Mission Abbreviated

Went to the dollar movie tonight with my wife. Mission Impossible III was the film for the evening.

The start time was 7:55, and we were running just barely on time. Put down $4 for the tickets, another $4 for Junior Mints and Skittles, and off we go.

The movie had already started as we entered the darkened theater, and we settled in as the IMF team infiltrated a high society soirée to kidnap the villian. I enjoyed that it jumped right into the story and quickly got a good head of steam under it. The story was interesting, the action was good, and I was grateful to see that this thing was much, much better than MI II.

The basic plot revolved around a total McGuffin, which was amusingly (and very pointedly) never identified. It was refreshing in the face of your usual movie McGuffin which is generally built up as some sort of technobabble doomsday device — this thing was distinguished solely by the fact that the bad guy really, really wanted it.

In the face of all this, I guess it goes without saying that my wife and I were quite surprised when the credits started rolling at what (by my watch, anyway) should have been the halfway point of the movie. Our heroes got the item in question, and were all safe at home and happily chatting away, and I was waiting for… I don’t know… something to blow up, or evil commandoes to come blasting their way in, or…. something. Nope. Credits. Movie’s over.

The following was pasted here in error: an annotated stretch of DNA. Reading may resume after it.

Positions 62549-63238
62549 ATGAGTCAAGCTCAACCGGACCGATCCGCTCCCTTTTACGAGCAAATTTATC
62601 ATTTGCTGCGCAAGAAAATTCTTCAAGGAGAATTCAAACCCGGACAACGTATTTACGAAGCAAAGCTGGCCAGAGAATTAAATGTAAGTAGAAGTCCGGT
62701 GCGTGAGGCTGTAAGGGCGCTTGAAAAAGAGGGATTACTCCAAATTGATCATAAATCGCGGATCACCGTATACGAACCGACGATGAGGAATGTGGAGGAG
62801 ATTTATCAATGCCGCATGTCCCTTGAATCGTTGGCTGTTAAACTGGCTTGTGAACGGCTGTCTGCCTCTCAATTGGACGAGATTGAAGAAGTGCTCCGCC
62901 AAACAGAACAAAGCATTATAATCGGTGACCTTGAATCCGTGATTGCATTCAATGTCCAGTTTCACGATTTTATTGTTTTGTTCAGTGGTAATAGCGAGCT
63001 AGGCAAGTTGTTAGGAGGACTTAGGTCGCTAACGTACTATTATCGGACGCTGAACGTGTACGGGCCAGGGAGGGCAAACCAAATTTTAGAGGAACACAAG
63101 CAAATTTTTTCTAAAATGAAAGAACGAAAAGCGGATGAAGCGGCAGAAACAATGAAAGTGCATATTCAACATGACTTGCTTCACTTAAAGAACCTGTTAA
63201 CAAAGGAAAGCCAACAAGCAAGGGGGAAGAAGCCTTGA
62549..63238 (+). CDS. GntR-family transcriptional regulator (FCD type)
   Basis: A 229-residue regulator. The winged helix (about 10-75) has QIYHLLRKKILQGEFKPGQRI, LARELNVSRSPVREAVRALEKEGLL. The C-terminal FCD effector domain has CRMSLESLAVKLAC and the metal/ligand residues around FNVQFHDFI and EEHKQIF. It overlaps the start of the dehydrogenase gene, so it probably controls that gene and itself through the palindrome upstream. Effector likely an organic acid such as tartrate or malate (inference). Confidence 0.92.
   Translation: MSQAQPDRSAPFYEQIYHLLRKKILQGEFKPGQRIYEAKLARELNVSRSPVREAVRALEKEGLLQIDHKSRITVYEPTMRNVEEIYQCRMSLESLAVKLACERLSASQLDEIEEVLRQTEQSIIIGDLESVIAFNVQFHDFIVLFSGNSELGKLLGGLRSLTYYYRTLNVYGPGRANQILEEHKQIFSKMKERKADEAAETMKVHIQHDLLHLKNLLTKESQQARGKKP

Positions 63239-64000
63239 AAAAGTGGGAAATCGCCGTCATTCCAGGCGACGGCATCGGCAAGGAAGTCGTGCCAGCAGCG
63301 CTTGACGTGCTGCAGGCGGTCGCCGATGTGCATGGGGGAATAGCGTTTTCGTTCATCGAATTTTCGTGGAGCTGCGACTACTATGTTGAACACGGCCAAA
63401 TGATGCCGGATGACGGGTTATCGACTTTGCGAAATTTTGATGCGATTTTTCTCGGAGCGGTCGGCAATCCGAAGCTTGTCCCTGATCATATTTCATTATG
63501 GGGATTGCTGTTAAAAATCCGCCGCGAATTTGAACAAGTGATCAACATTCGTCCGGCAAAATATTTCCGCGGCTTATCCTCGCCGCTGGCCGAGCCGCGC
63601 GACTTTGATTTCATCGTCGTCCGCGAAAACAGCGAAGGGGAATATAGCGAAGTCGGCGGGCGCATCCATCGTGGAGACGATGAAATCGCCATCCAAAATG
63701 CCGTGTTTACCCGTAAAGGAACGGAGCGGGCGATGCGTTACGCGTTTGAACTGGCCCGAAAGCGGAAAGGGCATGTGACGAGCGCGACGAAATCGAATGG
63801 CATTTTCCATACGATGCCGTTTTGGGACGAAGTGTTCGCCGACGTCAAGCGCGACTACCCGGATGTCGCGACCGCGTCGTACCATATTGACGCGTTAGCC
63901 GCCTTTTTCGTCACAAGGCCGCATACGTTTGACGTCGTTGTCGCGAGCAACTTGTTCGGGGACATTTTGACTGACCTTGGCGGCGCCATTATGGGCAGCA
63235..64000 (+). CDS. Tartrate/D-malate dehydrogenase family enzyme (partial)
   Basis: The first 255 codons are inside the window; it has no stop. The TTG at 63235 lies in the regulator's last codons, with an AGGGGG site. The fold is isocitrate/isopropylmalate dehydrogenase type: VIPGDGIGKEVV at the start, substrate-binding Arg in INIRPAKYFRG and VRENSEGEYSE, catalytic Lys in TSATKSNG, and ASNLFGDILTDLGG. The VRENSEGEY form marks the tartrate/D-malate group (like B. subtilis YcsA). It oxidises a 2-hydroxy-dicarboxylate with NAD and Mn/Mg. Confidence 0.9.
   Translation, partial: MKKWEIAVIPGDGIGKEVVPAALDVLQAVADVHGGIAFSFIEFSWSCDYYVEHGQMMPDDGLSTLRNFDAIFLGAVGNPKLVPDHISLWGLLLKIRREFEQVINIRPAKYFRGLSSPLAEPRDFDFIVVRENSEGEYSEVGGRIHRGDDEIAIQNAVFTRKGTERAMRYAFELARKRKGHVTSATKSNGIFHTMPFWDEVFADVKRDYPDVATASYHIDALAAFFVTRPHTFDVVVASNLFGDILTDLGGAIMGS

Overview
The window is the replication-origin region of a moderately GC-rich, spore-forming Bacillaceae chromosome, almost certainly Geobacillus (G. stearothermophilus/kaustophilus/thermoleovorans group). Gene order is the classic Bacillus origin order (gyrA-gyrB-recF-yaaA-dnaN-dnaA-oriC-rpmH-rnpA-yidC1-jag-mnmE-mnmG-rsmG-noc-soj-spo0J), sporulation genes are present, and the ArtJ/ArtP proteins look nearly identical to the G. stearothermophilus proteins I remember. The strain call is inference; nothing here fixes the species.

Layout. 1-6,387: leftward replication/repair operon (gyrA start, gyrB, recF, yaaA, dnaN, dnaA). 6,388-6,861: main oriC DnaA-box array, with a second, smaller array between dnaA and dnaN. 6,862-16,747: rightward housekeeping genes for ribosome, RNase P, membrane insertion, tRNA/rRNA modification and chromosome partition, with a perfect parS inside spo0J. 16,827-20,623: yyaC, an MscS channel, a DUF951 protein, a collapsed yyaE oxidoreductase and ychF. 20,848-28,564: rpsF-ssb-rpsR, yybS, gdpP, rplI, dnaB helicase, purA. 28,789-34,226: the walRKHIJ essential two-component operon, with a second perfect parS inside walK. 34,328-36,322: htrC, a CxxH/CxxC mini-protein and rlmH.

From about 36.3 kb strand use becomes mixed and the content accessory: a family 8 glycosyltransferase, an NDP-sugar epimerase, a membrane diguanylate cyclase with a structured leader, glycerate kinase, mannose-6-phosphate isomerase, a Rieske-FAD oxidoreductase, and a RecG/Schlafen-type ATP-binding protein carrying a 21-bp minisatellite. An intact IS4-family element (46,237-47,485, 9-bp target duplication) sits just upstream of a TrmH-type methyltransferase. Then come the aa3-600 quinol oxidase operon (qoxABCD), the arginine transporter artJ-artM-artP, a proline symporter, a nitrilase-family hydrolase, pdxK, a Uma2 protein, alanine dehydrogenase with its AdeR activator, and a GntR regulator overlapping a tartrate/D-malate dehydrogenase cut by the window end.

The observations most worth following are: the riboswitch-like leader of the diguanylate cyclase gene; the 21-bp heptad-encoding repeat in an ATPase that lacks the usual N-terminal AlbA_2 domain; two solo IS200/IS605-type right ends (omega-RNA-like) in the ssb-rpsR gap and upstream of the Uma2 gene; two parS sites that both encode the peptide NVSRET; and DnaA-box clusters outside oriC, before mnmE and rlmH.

My wife looked at me. “How much did we miss???”

Turns out that either we misread the movie time or the movie website was wrong. The movie started at 7:00 pm, we walked in at five minutes to eight. It might have been nice for the girl at the ticket booth to say something, don’t you think?

That’s not the funny part.

The funny part is… We say a good movie. A complete story. It was more of a novella, as movies go, but there was truly not a thing missing from that movie, having missed the first full hour.

I’m not sure what this says about the movie as a whole, good or bad. Again, the pointed manner in which the “prize” of the movie is never actually identified (except that it is nicknamed the “Rabbit’s Foot”) perhaps illustrates that this movie was in no way trying to be deep or meaningful. It was a pure popcorn action flick, and a good one at that. I’m sure we missed some good set pieces and action sequences, but you would never have known it. There was only one point in the movie where we thought we’d missed something — when the villain refers to killing Our Hero’s friend in a warehouse, but we both figured that that had been the opening scene before opening credits, (similar to how they do the James Bond movies), and we had come in right after that.

Maybe this should tell Hollywood something. Editing is your friend. Movies don’t always have to be two and a half hours long. I think I would go to more movies if they gave us lots of shorter, reduced price, “novella” movies, rather than constantly trying for the Super-Mega-Blockbuster.

A friend of mine not too long ago lamented that baseball used to be more interesting before the days when everyone got so focused on breaking Home Run records. The games today, he said, are all-or-nothing, and it’s not nearly as often that you get, say, bases loaded and squeeze in a few runs by hitting singles. Those were the interesting games, but the superstar-wannabe players of today are always going for homers anymore, and the games are comparatively boring.

I can see a similar thing happening in movies. I enjoyed this evening’s one-hour novella movie much more than last week’s 2½ hour to-be-continued-next-movie let’s-knock-this-baby-outta-the-park Pirates of the Caribbean.

Hollywood take note.

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